14 June, 2011
Water shortages have been a problem for the country's oldest city since Jan van Riebeeck arrived.
Jan van Riebeeck
Ten years after the Dutch ship's captain settled in Cape Town he was forced to build a reservoir to deal with the problem.
Professor Jenny Day, director of the Freshwater Research Unit at the University of Cape Town, said much has to be done to ensure that the Mother City does not dry up.
This could even include pumping water from under Table Mountain.
"The Table Mountain Series Aquifer stretches from Port Elizabeth to Cape Town and up to the Cederberg. We think there is an awful lot of water but we don't know what we can exploit without causing any damage. Or how much of it would be replaced by rainfall," she said.
The city is currently investigating this option.
Day's views have been backed up by the Department of Water Affairs which on Monday announced that the Western Cape could face dire water shortages within the next six years.
But these shortages will not bring the city to a grinding halt if Capetonians "use water more sparingly".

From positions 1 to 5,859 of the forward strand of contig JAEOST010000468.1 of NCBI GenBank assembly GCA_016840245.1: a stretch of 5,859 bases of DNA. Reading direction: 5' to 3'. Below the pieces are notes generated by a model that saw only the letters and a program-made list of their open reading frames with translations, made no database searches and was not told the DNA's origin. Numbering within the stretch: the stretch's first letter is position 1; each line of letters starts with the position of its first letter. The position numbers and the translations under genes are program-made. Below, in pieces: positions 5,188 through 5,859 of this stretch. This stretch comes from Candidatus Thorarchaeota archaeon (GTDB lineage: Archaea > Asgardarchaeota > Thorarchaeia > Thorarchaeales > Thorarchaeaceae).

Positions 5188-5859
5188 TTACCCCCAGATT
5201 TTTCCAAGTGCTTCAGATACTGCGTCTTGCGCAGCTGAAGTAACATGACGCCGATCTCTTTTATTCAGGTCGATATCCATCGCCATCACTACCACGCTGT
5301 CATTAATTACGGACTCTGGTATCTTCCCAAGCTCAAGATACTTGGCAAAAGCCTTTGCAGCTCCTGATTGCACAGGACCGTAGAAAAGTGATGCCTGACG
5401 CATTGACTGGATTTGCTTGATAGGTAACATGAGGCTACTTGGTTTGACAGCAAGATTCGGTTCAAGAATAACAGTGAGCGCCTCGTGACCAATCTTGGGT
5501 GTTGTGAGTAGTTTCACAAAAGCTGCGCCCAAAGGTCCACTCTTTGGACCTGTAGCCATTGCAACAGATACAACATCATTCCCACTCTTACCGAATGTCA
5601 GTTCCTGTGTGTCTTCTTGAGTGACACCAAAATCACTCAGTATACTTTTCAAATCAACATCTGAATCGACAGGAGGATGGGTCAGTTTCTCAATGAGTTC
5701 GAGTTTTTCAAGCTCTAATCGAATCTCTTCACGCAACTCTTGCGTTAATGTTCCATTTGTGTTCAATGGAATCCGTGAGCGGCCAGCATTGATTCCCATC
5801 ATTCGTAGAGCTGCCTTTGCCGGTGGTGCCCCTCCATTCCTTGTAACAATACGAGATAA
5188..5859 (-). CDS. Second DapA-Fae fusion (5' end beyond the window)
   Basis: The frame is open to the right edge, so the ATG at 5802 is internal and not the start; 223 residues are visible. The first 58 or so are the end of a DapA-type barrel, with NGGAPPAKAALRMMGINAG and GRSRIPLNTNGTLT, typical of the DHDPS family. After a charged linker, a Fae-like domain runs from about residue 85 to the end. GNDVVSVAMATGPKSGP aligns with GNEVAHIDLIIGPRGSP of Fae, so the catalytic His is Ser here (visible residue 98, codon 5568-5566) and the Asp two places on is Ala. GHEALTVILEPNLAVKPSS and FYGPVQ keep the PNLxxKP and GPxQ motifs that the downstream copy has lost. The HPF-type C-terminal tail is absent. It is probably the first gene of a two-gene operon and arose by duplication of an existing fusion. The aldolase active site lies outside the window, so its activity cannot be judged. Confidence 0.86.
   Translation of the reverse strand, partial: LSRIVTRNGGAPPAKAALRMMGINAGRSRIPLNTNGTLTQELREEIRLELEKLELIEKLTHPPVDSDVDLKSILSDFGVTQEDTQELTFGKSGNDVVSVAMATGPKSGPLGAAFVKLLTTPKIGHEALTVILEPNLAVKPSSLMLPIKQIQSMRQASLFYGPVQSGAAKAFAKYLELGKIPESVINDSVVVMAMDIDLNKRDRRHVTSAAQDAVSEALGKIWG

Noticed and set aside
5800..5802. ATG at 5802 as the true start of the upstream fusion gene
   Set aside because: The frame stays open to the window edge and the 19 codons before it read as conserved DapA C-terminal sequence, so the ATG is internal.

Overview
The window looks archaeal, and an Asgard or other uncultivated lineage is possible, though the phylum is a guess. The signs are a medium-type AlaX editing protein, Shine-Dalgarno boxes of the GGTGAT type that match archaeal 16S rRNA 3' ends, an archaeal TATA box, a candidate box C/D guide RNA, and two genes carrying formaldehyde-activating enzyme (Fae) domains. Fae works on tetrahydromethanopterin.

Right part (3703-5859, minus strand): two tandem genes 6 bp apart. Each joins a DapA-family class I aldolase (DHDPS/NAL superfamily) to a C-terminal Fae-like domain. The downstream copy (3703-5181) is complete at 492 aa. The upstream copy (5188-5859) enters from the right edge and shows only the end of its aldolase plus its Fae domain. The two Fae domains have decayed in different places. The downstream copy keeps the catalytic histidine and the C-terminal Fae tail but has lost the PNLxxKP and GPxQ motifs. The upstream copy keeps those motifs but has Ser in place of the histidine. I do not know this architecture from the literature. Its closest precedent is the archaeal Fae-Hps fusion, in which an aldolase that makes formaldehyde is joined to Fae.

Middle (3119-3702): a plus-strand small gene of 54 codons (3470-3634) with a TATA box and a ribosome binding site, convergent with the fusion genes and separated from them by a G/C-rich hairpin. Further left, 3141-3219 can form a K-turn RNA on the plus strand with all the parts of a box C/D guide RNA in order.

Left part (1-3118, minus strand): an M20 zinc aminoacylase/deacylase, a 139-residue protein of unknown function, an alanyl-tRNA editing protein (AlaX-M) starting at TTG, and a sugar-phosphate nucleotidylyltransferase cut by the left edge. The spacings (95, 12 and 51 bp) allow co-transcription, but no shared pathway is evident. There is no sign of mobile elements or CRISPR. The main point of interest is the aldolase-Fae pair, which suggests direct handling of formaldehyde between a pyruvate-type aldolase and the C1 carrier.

In the mid-1980s, Day co-authored Vanishing Waters, in which he predicted that, by about 2015, many of the country's larger cities will experience permanent drought conditions.
According to the department's latest Western Cape water supply system study, few surface water development options are available "for augmenting water supply to the City of Cape Town and surrounding towns".
"Population growth and the subsequent growth in the economy have been identified as major factors that are placing exponential strain on the water available for users," the department said in a statement.
"The users include the City of Cape Town, as well as municipalities of Stellenbosch, Drakenstein, Swartland and Saldanha as well as agricultural users."
But it is not all doom and gloom for the city. Millions have been invested in infrastructure upgrades and replacements, water metering and water pressure management among other measures to reduce water losses.
The city also plans next month to issue a tender for a feasibility study to build a "large scale" seawater desalination plant. And feasibility studies on a large-scale re-use programme are also on the cards.
Day said desalination, although expensive, was not far off.
"In my opinion it is going to have to happen in Cape Town not very long from now. But because it is so expensive, they have to look at other options first."
Phil Mashoko, director of water and sanitation for the city, said it was pivotal to start planning for the future supply of water.
"There is no reason for people to panic. We are being proactive by putting plans in place now to ensure that we don't run out of water six years from now," Mashoko said.
Last year the city embarked on a water conservation campaign which will be intensified.